Museums and other lives
Museums are getting increasingly self-conscious about the artificialities they embody. Even if they can stave off the claim that objects collected through wealth and conquest ought to be sent home again they are showing more recognition that taking things from their original settings destroys an important part of their meaning.
Generations less well-travelled than ours may not have felt so strongly about this loss, but now that there is a country house open round every corner and it is possible to take a weekend in Venice like going to the sea for the day, it is much harder to return to the contrived world of the museum – furniture divorced from the rooms it once filled, church art shown with none of the liturgy for which it was made, and machines standing silent under glass. Sophisticated display and labelling, however well intentioned, often seems to come between the object and viewer to heighten the unnatural effect yet more.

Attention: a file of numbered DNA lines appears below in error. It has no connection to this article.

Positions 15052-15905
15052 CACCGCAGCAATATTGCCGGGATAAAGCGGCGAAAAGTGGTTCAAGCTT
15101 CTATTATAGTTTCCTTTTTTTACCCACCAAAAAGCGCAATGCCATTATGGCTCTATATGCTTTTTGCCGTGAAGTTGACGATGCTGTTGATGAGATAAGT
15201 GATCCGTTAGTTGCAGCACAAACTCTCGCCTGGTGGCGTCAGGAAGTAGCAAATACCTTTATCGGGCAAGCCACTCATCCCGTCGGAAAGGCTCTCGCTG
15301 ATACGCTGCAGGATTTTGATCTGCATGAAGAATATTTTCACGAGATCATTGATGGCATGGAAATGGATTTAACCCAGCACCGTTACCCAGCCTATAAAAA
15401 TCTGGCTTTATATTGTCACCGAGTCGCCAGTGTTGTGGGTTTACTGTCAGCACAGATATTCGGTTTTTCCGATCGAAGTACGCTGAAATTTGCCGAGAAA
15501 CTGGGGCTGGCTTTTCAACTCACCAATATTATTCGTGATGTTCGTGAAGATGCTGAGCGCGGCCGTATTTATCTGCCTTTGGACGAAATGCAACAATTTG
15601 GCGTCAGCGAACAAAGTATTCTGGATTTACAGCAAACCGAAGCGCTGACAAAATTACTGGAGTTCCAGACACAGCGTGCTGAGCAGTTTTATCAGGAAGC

One way out of this dilemma is to reverse the process: instead of removing objects to a museum hundreds, if not thousands of miles away, take the museum to the objects. The extraordinary proliferation of museums over the last two decades has consisted largely of ones explaining objects in their original settings – working mills, mines you can go down and maritime museums with half their ships still ready to sail. The model of this kind is the Ironbridge Gorge Museum, which for inventiveness and attention-seeking has been setting the pace for seventeen years, first under Neil Cossons and now under Stuart Smith. Having watched its progress over the last few years I now sense that the strain of being leader in the field is beginning to show. In search of yet more innovation it is pushing the idea of the museum one stage further. In one area it seems to be taking the contrivance of its predecessors and inflating it ten times over by creating a separate, museum-made environment.